The News Desk is a collection of news, notes and breaking items affecting the Fredericksburg community.
2014 is target for Raceway opening
Construction on the planned Dominion Raceway may start in a matter of weeks now that Spotsylvania County has approved the project, owner Steve Britt said.
But the approximately $10 million facility won’t be ready for the beginning of next spring’s racing season as was initially planned, he said. The approval process lasted longer than Britt had expected, though he says he has no reason to be disappointed.
“I think the burden’s on me at this point to deliver,” said Britt, who hopes to start moving dirt in four or five weeks. “I feel that, but at the same time I think we have a great plan.”
Britt hopes the raceway just off Interstate 95 in Thornburg will open by July 2014. It will be on 160 acres—which Britt is expected to close on shortly—and have an oval track for stock-car racing, a drag strip, a road course and a go-kart course.
Supervisors unanimously approved the raceway’s rezoning application and request for a special-use permit on Tuesday night after joint public hearings with the Planning Commission.
Britt expects to start construction before receiving the Virginia Department of Transportation’s approval for the raceway’s entrance on Mudd Tavern Road. He said he won’t be able to make any of the promised road improvements—such as the left turn lane into the planned raceway site—until receiving the OK from VDOT.
The proposed entrance needs VDOT approval because it is closer to I–95 ramps than guidelines allow.
Even so, VDOT is legally required to grant the raceway access to the planned development now that the county has rezoned the land from agricultural to commercial, spokeswoman Kelly Hannon said.
“It’s just a determination of where that access will be,” she said.
The raceway expects to resubmit its entrance request to VDOT soon, said Fredericksburg attorney Charlie Payne, who represents the developer.
A raceway contractor initially put out that request in January, but VDOT said it couldn’t approve the request until raceway officials addressed several questions and concerns.
VDOT has 30 days to review the entrance request, Hannon said.
“We’re going to give it a thorough review but we’re also going to process it as quickly as possible because we know it is a priority to the county,” she said.
WORKING WITH NASCAR
A raceway consultant is finalizing the project’s site, grading and construction plans to submit to the county for review. Britt said he was hesitant to offer a construction timeline because county officials hadn’t yet received those plans.
Next week, Britt hopes to begin moving equipment to the future racing site from Old Dominion Speedway in Prince William County. That includes a double-wide trailer for office space during construction.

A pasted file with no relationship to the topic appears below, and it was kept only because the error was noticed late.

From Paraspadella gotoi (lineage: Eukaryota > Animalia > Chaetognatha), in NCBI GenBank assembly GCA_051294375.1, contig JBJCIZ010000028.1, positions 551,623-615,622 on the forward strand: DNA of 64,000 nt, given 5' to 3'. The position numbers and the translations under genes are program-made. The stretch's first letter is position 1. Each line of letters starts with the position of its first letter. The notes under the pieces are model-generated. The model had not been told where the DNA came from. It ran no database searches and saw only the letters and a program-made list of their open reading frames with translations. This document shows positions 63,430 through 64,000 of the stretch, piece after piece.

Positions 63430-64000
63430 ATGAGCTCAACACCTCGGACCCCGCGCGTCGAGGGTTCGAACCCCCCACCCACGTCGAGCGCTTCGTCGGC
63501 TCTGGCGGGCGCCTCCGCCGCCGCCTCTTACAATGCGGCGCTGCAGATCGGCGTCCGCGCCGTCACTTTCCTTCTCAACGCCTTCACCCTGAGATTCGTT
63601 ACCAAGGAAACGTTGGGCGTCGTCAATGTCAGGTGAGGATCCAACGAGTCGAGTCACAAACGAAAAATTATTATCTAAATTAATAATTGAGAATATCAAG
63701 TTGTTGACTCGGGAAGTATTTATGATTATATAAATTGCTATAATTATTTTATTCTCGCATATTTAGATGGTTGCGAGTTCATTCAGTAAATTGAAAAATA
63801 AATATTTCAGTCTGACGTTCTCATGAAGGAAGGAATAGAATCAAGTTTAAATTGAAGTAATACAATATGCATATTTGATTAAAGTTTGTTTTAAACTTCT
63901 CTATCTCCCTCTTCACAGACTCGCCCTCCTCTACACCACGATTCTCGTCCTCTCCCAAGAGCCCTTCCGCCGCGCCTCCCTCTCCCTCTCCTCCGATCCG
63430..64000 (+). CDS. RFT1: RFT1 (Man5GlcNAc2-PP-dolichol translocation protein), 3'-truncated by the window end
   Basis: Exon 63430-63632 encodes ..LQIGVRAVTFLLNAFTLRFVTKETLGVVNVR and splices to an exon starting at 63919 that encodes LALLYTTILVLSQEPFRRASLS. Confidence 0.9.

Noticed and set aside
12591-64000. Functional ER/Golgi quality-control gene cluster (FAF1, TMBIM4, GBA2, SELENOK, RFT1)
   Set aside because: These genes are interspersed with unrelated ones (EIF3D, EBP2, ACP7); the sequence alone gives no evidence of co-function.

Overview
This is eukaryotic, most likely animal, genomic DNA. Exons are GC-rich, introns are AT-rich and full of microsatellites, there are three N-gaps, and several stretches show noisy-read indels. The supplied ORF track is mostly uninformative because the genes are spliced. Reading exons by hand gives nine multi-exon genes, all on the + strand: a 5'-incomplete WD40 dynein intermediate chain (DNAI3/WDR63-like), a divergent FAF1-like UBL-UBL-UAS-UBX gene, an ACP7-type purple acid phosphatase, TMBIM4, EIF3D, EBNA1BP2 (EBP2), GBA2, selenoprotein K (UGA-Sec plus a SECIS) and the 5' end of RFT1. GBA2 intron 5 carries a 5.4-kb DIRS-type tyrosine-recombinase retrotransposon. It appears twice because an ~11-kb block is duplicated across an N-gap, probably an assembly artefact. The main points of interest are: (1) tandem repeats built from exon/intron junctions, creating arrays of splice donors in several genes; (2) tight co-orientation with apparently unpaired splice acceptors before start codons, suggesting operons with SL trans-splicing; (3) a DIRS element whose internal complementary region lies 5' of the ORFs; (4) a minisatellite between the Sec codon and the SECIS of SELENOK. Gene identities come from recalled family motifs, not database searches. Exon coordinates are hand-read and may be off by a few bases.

Britt previously owned Old Dominion, which closed last year after 60 years of operation.
Dominion Raceway expects to follow in Old Dominion’s footsteps as part of NASCAR’s Home Track Whelen All-American Series, which includes more than 50 racing complexes in the United States and Canada.
The season typically runs from April through September, though Britt said he’ll be able to satisfy NASCAR requirements with a July opening.
“We never intended to operate this thing really hard out of the gate,” said Britt, describing the 2014 opening as “soft.” “There is no sense in trying to kill yourself. I think that’s a recipe for disaster.”
George Silbermann, NASCAR vice president of regional and touring series, said he’s encouraged by Dominion’s concept and progress. Britt is a “known quantity,” he said, having worked with NASCAR as the owner of Old Dominion Speedway.
“This is actually a very, very special occasion to have a new racetrack come into creation,” said Silbermann, who added that NASCAR will be flexible in working with Dominion during construction.
KEEPING TRACK OF ISSUES
Spotsylvania supervisors told The Free Lance–Star this week that they think the pros of the raceway outweigh the cons, though some said they’ll keep an eye on any issues with traffic and noise.
“I think it’s a great opportunity to take an area that’s been depressed and bring it up,” Supervisor Gary Skinner said.
A major selling point was the development’s potential impact on the local economy, the supervisors said.
“In a year and a half, I think this is the first development project which county staff said would more than pay for itself,” Board of Supervisors Chairman Paul Trampe said. “The jobs and economic vitality it brings will be a bonus.”
He said he thinks the raceway has done “everything that can be reasonably expected” to mitigate traffic and noise.
Raceway opponent Matt Williamson said at this week’s public hearing on the development that he thinks all of the noise will result in lawsuits.
Supervisor Ann Heidig said she understands the concerns but hopes the raceway won’t have an adverse impact on nearby residents. She said she thinks the developer has done a lot to address those worries.
Asked what the county would do if the noise were worse than expected, she said she didn’t want to speculate.
Britt said he thinks residents who live nearby will hear the races. But he said it will be “background noise” similar to I–95. Raceway officials have described I–95 as a “natural sound barrier” and say a 50-foot building and grandstands with closed risers will also reduce sound.
Britt said his facility will be different from all other raceways in the country.
In addition to racing, it will host concerts, drive-in movies and other events. “This is a golden opportunity for Spotsylvania,” he said. “This is a game-changer for them.”
Jeff Branscome: 540/374-5402